Given Yelena’s heroics in Black Widow and Clint’s history with Natasha, it wouldn’t be much of a surprise if Yelena eventually realizes that Val has tricked her into trying to take down an Avenger under false pretenses. Such a discovery could lead to her splitting off from Valentina’s team and joining whatever new iteration of the Avengers will likely arrive in the future, but we’ll have to wait and see what happens in Hawkeye to find out where Yelena is heading next. For now, all we need to know is that the mantle of the Black Widow is in incredibly good hands with Pugh as the MCU turns to new heroes and villains in Phase 4. Let’s just hope it doesn’t take another decade for a Black Widow sequel.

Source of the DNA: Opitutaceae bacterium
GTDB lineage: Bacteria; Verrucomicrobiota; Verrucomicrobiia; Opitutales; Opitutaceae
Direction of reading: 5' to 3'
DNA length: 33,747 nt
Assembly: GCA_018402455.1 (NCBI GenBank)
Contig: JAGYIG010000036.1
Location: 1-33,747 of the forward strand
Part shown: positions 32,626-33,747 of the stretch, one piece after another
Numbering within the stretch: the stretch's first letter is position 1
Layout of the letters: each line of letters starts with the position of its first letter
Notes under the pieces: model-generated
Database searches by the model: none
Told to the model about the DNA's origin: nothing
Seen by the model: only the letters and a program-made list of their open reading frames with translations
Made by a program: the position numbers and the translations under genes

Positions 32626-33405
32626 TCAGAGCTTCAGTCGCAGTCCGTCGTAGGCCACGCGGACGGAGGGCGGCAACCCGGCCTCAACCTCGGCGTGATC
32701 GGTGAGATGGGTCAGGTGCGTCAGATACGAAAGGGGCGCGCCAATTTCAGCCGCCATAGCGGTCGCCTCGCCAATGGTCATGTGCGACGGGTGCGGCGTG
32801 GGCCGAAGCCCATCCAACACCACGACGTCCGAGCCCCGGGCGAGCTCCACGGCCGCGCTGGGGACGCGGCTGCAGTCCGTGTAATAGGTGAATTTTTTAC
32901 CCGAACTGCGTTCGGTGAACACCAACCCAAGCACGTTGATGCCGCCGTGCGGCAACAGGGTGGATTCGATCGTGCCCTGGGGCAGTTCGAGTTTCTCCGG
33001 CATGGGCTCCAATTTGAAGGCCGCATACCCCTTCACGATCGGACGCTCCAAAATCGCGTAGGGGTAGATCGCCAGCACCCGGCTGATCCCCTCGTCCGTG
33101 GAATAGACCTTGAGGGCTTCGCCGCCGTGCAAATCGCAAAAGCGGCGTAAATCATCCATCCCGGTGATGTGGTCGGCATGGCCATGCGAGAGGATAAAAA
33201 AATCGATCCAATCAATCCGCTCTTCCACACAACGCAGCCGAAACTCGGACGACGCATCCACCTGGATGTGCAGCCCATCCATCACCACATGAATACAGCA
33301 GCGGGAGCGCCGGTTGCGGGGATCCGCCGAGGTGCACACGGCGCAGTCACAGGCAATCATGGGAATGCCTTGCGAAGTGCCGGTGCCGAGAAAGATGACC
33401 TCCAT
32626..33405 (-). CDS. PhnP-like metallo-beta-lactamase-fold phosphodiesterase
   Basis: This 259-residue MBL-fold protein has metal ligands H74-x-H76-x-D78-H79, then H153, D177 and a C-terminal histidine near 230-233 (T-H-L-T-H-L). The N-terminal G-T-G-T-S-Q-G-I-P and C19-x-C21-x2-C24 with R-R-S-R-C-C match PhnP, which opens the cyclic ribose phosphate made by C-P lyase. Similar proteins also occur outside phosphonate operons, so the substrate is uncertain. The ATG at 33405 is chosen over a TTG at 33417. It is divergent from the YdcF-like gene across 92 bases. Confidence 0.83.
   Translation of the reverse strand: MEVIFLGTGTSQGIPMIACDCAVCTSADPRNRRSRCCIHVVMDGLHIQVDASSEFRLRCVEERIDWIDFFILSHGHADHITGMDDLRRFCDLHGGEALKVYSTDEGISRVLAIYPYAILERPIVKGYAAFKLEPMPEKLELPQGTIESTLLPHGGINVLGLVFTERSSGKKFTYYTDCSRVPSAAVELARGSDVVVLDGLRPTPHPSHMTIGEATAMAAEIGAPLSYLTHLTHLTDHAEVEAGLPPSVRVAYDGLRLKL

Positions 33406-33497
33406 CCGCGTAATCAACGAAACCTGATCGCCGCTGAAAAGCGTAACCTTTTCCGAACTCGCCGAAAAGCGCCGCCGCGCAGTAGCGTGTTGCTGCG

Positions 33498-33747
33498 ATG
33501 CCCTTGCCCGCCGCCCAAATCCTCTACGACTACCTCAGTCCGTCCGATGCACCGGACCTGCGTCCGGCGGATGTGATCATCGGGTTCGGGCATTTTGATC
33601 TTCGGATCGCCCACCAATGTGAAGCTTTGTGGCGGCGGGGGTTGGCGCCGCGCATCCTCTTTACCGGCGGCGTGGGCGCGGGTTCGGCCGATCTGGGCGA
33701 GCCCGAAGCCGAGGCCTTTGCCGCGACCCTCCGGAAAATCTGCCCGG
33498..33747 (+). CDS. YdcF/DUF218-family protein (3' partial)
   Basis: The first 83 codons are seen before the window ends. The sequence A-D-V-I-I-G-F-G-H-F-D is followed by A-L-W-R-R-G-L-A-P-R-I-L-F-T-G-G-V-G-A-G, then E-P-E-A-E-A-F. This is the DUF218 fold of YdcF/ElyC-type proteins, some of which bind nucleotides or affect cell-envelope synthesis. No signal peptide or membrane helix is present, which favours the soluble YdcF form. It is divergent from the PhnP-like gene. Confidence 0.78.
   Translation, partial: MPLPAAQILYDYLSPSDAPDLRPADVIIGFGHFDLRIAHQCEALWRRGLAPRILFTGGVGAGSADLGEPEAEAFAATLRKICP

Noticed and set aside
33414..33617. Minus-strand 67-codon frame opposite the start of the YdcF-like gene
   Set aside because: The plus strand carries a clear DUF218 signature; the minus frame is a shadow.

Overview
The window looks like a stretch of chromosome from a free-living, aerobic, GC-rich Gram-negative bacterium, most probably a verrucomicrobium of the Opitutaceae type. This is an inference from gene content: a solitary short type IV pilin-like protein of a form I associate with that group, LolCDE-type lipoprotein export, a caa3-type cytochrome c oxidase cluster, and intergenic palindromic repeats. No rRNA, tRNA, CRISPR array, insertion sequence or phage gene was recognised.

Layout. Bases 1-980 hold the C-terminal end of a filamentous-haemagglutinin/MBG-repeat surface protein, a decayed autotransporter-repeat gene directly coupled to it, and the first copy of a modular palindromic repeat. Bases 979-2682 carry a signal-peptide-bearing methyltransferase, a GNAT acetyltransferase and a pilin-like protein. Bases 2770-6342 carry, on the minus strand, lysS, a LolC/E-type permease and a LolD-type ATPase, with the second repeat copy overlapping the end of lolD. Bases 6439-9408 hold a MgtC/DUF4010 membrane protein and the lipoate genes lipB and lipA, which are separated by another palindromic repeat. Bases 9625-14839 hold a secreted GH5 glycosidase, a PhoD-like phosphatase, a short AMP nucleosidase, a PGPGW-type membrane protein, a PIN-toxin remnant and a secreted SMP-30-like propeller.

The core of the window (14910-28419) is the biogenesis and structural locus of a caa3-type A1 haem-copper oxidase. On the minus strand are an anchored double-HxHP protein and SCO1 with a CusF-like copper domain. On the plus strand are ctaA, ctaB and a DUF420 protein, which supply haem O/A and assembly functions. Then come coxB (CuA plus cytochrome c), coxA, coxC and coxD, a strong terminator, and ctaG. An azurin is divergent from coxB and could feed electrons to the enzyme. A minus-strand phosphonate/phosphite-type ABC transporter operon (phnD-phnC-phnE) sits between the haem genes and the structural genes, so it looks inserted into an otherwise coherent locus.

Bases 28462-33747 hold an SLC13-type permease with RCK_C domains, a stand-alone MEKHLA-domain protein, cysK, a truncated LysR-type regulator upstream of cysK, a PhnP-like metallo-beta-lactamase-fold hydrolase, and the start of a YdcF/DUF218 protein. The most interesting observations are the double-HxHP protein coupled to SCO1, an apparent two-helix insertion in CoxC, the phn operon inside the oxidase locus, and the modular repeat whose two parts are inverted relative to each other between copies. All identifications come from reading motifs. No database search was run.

For Natasha’s adopted family, Pugh’s Yelena is the closest analogue to her original character. Like she is in Black Widow, Yelena is a graduate of the Red Room’s Black Widow program. She’s younger than Natasha, and is the only one to ever exceed her physical test scores in the Red Room. But she’s also less experienced and more naive, and Natasha takes her to school on more than one occasion. Meanwhile, Melina is another Russian assassin with a jealousy and hatred for the original Black Widow. Unlike her MCU counterpart, though, Melina didn’t pass through the Black Widow program five times—also, she wears an iron mask and masquerades as the villainous Iron Maiden. Lastly, Alexei is the oldest comic book character between the three, with his first appearance coming in the late 1960s. His character is meant to be the Soviet Union’s response to Captain America, and unlike David Harbour’s hapless Red Guardian, the Russian super soldier actually fought against Steve Rogers. Strangely enough, though, in the comics, Alexei is not Natasha’s adopted father, but rather her husband. (That said, that backstory is very convoluted, they’re married for only a short time, and it’s also been retconned, along with much of Natasha’s origins in the comics.)